If I am bested by a well-executed flick serve, I feel that the server's advantage was justly gained. However, if the server gains an unfair advantage by questionable drive serves, I feel cheated by the server.

    The real nuisance is that players that use a lot of drive serves, cheapen the game -- too many points are won on the serve outright, without a rally. I would much rather play a good cat-and-mouse game with o lot of decent rallies rather than one where numerous points are won with service aces.
     
  14. SystemicAnomaly

    SystemicAnomaly Regular Member

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    I suspect that the serving rules will undoubtedly change, perhaps after the Olympics. It is my hope that the 9.1.6 Law will revert back if the old, standard scoring is restored.

    Not played very many tournaments in the past 20 yrs. Most ppl in the open gyms (and college classes) in this area (SF Bay Area) still play the old 15-point game. Only current tournament players use rally scoring much at all. The rest of us try to ignore rally scoring with its most of its serving rule changes. As I mentioned in a post above, the new serving rules were meant to be part of the rally scoring package, not part of the classic 15-point game.
     
  15. Gollum

    Gollum Regular Member

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    Actually, I should have said that both old and new rules are redundant. I see no reason to restrict the angle of the racket head at all, provided that the shuttle must be hit from below the waist.

    I expect that this rule will disappear completely in the future.

    Most players, however, do require a near horizontal racket for executing drive serves. This method is easier.
     
  16. SystemicAnomaly

    SystemicAnomaly Regular Member

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    Gawd, I hope not. While receiving drive serves may be fine for quick, young bucks like you, many of us will be see a lot of points won without rallies at all if the drive serve becomes the norm.
     
  17. Gollum

    Gollum Regular Member

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    ...but since club players often cheated anyway before the rule change, the practical difference may be small.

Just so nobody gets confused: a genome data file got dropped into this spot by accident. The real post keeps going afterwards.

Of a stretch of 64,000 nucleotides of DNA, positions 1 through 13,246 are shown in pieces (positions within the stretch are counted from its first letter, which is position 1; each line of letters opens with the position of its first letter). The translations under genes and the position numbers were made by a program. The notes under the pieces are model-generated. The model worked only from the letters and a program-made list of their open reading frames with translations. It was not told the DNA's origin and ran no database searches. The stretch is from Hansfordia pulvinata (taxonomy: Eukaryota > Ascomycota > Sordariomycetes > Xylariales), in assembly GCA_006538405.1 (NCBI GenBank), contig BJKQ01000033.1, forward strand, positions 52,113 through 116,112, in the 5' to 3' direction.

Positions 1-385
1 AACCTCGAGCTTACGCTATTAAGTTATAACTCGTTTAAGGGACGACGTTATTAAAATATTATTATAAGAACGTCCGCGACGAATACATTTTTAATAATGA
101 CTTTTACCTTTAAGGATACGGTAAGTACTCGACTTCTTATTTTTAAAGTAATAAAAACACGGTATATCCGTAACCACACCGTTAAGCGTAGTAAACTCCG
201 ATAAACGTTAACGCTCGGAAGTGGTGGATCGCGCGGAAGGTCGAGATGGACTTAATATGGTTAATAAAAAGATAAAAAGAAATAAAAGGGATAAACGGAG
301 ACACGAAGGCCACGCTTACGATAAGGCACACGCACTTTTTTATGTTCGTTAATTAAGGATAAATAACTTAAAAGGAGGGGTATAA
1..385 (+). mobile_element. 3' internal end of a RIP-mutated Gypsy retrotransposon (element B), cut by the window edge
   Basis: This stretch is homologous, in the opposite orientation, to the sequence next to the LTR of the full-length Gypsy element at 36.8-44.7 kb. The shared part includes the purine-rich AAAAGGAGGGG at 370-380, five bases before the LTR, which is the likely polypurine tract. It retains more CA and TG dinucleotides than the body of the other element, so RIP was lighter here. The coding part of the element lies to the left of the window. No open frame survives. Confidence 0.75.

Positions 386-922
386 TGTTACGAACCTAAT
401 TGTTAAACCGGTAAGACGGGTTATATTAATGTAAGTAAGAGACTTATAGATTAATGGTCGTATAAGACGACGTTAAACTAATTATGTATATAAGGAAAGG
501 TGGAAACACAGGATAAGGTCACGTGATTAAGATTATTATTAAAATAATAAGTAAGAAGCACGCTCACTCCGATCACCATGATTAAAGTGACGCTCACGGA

I agree that drive serves can be very damaging to rallies. Although I try to relish the challenge instead of moaning about it, I'd be happier with a ban on drive serves. Sometimes I impose a ban on my junior students, because the excessive use of drive serves ruins their serve/receive skill development.

    What really annoys me is blatant cheating by serving the shuttle from well above the waist.
     
  18. green_day

    green_day Regular Member

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    If you are referring to this video:

    http://www.badminton.tv/content/item/new-service-rule-2/114.html

    all the drive serves in that video look legal to me. Even the drive serves that the speaker in the video is claims may be called a fault by a service judge is still legal by the new definition in 9.1.6 - that is, the serve at 00:34. If you inspect the serve that speaker claims "may be faulted," the shaft is slightly pointing downwards at the instance of contact. Thus, it is legal as well - even though the shaft is almost horizontal in that video.
     
  19. Playful-Wind

    Playful-Wind Regular Member

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    9.1.5 the whole shuttle shall be below the server’s waist at the instant of being hit by the server’s racket. The waist shall be considered to be an imaginary line round the body, level with the lowest part of the server’s bottom rib;

    ------

    Is this still intact?

    Because watching this clip i'm sure the shuttle is being hit higher than the waist line or bottom rib.

    http://www.youtube.com/watch?v=jt827rAhmzE
     
  20. FIVEs

    FIVEs Regular Member